Inspiring Books Every Entrepreneur Should Read

View all Recommendations by Subjects > Finance and Business book lists; This list was last updated on 8/13/2013
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The Dilbert Principle

The creator of Dilbert, the fastest-growing comic strip in the nation (syndicated in nearly 1000 newspapers), takes a look at corporate America in all its glorious lunacy. Lavishly illustrated with Dilbert strips, these hilarious essays on incompetent bosses, management fads, bewildering technological changes and so much more, will make anyone who has ever worked in an office laugh out loud in recognition.

The Dilbert Principle: The most ineffective workers will be systematically moved to the place where they can do the least damage — management.

Since 1989, Scott Adams has been illustrating this principle each day, lampooning the corporate world through Dilbert, his enormously popular comic strip. In Dilbert, the potato-shaped, abuse-absorbing hero of the strip, Adams has given voice to the millions of Americans buffeted by the many adversities of the workplace.

Now he takes the next step, attacking corporate culture head-on in this lighthearted series of essays. Packed with more than 100 hilarious cartoons, these 25 chapters explore the zeitgeist of ever-changing management trends, overbearing egos, management incompetence, bottomless bureaucracies, petrifying performance reviews, three-hour meetings, the confusion of the information superhighway and more. With sharp eyes, and an even sharper wit, Adams exposes -- and skewers -- the bizarre absurdities of everyday corporate life. Readers will be convinced that he must be spying on their bosses, The Dilbert Principle rings so true!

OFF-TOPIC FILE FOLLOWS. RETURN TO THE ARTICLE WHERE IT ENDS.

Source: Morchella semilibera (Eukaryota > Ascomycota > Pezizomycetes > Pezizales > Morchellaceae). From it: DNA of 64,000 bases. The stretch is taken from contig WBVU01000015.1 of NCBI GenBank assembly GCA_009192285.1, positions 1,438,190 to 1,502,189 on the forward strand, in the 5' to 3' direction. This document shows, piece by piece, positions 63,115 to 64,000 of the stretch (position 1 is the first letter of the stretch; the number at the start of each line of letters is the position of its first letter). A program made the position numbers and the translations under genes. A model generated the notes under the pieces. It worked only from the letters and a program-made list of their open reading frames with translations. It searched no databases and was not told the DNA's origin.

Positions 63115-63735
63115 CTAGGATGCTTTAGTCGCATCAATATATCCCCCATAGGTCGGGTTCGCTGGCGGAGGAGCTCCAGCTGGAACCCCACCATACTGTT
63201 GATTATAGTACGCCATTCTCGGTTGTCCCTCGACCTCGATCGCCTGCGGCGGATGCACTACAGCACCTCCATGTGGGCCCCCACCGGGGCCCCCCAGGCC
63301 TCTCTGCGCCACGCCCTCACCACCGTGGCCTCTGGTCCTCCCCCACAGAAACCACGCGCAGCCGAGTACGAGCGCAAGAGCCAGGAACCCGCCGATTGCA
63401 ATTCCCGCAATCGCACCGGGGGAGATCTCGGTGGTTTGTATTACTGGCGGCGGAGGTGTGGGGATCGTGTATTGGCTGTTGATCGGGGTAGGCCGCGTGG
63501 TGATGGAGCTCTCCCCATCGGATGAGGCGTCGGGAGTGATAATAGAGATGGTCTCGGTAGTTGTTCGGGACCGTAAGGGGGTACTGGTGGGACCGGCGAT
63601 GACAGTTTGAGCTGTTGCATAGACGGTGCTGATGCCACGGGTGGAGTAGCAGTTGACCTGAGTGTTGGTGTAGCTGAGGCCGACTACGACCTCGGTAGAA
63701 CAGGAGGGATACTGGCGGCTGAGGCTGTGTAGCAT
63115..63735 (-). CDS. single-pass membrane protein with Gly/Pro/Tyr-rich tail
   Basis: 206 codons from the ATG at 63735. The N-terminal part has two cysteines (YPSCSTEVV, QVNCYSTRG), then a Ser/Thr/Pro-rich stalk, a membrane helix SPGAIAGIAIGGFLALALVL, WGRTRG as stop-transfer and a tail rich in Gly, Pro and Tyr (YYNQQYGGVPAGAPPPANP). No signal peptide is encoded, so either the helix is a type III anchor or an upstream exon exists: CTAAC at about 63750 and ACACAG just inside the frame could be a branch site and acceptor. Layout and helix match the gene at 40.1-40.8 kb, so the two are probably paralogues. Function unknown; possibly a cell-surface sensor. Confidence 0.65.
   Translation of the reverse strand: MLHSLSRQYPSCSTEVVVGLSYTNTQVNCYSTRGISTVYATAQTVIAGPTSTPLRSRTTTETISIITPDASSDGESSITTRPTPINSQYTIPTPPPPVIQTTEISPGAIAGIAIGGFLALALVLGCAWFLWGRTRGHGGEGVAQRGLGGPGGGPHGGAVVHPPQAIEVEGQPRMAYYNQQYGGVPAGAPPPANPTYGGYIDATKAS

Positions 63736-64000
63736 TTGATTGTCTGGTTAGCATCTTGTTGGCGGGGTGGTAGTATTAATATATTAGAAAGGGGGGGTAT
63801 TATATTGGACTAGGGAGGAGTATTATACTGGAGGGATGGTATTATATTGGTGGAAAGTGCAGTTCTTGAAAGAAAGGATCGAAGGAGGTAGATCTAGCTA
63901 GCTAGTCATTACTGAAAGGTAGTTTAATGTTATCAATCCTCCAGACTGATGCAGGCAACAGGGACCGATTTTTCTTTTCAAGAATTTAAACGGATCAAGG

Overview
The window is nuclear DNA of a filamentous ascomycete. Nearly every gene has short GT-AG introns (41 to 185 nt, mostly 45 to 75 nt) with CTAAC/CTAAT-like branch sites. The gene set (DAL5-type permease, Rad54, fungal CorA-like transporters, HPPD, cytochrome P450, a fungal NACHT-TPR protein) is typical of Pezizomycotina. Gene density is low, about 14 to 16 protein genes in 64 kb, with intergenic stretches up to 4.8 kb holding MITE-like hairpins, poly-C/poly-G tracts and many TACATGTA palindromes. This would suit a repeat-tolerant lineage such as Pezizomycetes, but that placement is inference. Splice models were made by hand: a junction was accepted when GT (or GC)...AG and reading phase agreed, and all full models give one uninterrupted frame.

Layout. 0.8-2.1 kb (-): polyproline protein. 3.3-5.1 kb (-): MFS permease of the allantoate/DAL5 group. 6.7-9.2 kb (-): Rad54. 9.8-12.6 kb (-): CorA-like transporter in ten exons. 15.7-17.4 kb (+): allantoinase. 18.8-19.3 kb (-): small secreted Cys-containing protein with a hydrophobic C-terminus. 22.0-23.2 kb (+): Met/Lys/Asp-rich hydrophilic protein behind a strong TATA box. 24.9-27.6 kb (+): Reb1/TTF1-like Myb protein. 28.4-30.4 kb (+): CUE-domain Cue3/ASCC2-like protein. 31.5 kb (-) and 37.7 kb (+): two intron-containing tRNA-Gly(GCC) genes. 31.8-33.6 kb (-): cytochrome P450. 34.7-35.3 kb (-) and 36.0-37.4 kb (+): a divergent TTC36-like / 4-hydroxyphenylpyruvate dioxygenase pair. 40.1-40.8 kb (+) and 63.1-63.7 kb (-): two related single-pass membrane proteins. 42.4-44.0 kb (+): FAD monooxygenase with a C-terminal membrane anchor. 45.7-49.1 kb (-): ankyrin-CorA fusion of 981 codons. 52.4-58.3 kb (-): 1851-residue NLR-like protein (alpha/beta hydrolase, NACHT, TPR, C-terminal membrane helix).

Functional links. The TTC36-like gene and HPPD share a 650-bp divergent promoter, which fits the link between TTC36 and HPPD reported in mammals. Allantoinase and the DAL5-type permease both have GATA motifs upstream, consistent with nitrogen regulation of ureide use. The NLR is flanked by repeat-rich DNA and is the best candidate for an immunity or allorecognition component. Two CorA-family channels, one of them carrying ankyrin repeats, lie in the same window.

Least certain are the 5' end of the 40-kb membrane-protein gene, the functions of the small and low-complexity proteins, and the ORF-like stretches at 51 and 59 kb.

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The Complete Yes Minister
This book is a companion to the highly successful BBC series, "Yes Minister."
release date: Jan 11, 2011
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Poorly Made in China
An insider reveals what can—and does—go wrong when companies shift production to China

In this entertaining behind-the-scenes account, Paul Midler tells us all that is wrong with our effort to shift manufacturing to China. Now updated and expanded, Poorly Made in China reveals industry secrets, including the dangerous practice of quality fade—the deliberate and secret habit of Chinese manufacturers to widen profit margins through the reduction of quality inputs. U.S. importers don't stand a chance, Midler explains, against savvy Chinese suppliers who feel they have little to lose by placing consumer safety at risk for the sake of greater profit. This is a lively and impassioned personal account, a collection of true stories, told by an American who has worked in the country for close to two decades. Poorly Made in China touches on a number of issues that affect us all.

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Don't Bring It to Work
How can you get to the bottom of workplace behaviors that simply don't work for you or your organization?

Don't Bring It to Work explores what happens when patterns originally created to cope with family conflicts are unleashed in the workplace.?This groundbreaking book draws on the success of Sylvia Lafair's PatternAware program Total Leadership Connections. Throughout the book she shows how to break the cycle of pattern repetition and offers the tools that can turn unhealthy family baggage into creative energy that will foster better workplace associations and career success.